(Host) This winter, some sugarmakers in Vermont began tapping their trees in January.
The strange weather worries longtime maple producer Burr Morse of East Montpelier, who used to dismiss talk of global warming.
But now he says Vermont’s maple sugar industry should sound the warning about climate change.
VPR’s John Dillon reports.
(Dillon) The Morse has made its living from the land and the trees for eight generations.
Burr Morse came to the Statehouse to talk about how climate change could affect Vermont’s quintessential product.
(Morse) “Maybe it’s good that I’m here, or someone from the maple industry, because we may be the most famous canaries of all when it relates to this subject.”
(Dillon) Morse says the sap flows in maple trees during a sweet window of perfect weather. Temperatures have to rise above freezing in the day – and it has to get cold, but not too cold at night.
And maple trees need cold winters to survive.
(Morse) “We’re dealing with a wild tree. The maple gets nourishment from the earth and it needs a long and cold winter rest period. And so I do worry, and so I think I can speak for sugarmakers that it is a concern.”
(Dillon) In less than a century – if climate models from the Environmental Protection Agency are correct – Vermont’s weather could be more like Richmond, Virginia. Maple forests could be replaced by oak and hickory. Vermonters may have to slog through five months of mud season.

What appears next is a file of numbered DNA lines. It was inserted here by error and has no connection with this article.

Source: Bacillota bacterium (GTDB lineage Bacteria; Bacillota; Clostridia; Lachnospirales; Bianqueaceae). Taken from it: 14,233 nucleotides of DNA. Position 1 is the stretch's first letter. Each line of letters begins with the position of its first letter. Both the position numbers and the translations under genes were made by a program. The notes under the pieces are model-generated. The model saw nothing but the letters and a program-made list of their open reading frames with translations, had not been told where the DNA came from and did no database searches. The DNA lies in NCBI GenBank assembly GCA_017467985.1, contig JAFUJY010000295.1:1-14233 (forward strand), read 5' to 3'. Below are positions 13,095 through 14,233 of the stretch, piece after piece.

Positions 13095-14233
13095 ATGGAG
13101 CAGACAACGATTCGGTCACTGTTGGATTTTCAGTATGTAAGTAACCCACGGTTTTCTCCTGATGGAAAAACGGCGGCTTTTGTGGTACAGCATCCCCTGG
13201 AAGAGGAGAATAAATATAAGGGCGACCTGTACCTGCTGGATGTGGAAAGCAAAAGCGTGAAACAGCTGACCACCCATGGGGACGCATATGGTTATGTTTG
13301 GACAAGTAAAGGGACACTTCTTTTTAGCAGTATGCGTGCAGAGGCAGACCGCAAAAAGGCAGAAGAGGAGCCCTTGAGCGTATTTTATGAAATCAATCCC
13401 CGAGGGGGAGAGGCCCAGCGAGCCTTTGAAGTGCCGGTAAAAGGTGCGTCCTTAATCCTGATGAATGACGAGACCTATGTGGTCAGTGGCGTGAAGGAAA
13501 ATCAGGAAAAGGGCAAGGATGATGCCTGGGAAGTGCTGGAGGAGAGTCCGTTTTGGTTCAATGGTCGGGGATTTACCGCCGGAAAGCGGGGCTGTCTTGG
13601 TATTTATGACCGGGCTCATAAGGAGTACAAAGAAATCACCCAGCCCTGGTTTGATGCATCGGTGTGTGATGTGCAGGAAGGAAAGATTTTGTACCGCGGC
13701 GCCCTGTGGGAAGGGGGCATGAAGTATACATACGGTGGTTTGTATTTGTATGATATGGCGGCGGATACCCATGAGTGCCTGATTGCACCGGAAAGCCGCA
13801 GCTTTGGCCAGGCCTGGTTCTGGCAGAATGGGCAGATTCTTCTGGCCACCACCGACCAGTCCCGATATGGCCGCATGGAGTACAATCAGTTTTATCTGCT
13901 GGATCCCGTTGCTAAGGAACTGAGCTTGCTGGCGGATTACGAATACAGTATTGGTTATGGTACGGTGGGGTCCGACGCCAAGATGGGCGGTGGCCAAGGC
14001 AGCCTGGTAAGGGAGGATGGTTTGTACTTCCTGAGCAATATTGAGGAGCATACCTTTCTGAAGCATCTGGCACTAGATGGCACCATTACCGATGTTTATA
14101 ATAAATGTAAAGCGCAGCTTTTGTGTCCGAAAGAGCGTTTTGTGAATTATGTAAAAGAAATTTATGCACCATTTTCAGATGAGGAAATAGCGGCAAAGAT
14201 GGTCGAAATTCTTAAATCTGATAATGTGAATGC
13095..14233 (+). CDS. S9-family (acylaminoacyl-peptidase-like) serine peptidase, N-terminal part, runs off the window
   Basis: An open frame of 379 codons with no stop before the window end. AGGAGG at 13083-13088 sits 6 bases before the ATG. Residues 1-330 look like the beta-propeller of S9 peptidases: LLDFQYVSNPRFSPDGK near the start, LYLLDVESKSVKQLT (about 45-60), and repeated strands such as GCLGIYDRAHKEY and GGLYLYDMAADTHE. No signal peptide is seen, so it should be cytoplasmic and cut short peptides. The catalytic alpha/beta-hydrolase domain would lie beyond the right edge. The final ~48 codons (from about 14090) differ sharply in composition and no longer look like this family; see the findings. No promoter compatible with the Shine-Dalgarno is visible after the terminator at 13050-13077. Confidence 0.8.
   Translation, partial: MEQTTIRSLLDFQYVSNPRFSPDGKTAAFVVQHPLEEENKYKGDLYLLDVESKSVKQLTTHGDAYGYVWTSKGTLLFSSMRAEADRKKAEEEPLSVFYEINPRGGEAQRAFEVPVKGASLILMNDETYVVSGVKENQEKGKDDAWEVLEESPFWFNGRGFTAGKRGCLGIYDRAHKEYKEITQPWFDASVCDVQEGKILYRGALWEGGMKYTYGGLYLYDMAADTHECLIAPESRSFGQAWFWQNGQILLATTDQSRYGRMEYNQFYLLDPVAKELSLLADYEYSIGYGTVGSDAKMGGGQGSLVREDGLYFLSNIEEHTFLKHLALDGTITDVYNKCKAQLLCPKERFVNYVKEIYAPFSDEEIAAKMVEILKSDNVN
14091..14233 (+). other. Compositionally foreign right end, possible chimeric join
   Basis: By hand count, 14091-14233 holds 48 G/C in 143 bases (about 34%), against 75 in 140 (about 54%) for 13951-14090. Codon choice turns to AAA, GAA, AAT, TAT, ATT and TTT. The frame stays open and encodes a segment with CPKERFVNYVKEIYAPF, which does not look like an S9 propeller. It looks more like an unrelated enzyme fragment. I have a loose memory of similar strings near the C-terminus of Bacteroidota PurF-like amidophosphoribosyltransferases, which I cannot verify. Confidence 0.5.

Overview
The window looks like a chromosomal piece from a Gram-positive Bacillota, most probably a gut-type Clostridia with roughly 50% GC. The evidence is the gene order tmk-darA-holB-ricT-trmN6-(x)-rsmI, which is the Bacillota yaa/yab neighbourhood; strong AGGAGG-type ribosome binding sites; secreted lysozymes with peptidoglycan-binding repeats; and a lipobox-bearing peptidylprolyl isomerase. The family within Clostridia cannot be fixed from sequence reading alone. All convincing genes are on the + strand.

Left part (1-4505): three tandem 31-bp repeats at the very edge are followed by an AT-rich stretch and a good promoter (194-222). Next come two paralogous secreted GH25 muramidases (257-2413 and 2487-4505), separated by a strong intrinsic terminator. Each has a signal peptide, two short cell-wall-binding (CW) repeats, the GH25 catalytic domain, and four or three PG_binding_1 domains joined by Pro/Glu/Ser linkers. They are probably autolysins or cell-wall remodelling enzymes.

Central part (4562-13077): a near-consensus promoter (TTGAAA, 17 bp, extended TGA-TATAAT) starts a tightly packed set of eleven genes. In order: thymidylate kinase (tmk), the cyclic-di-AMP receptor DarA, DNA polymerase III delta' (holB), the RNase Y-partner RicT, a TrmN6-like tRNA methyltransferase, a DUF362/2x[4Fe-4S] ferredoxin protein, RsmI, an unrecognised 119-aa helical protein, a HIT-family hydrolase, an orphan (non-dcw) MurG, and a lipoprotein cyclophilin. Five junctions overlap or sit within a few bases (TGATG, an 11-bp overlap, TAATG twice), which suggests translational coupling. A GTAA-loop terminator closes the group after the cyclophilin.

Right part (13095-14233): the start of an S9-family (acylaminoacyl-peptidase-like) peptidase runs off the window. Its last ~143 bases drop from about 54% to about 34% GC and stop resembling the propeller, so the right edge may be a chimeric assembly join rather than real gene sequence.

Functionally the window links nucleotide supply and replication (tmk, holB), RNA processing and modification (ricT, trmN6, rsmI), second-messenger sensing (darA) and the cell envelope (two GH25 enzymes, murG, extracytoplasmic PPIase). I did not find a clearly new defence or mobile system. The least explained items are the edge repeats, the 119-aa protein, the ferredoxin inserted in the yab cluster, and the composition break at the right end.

Morse says he’s always had a Vermonter’s skeptical attitude toward what he calls whacko theories and sky-is-falling scenarios. But he’s a believer now in climate change.
(Morse) “I don’t think we have any right to call global warming a liberal thing or a conservative thing. It is a human thing. And it is an animal thing, a plant thing, and an anything that lives thing. And if we have done anything to cause it, we need to undo it.”
(Dillon) Lawmakers are considering a bill that encourage renewable energy and set greenhouse gas reduction targets.
Senator Ginny Lyons chairs the Natural Resources and Energy Committee. She says the biggest obstacle in the Statehouse is a lack of awareness about climate change.
(Lyons) “This year the big problem is health care. Another year permit reform is the big issue. Global warming, climate change, greenhouse gas initiatives never rise to that level because the changes have been so incremental.”
(Dillon) The Vermont Public Interest Research Group hopes to make more people aware of the looming threat of climate change. The environmental group brought sugarmaker Morse and others to the Statehouse this week. And V-PIRG recently published a book outlining the warning signs of global warming in Vermont – and possible statewide solutions.
For Vermont Public Radio, I’m John Dillon in Montpelier.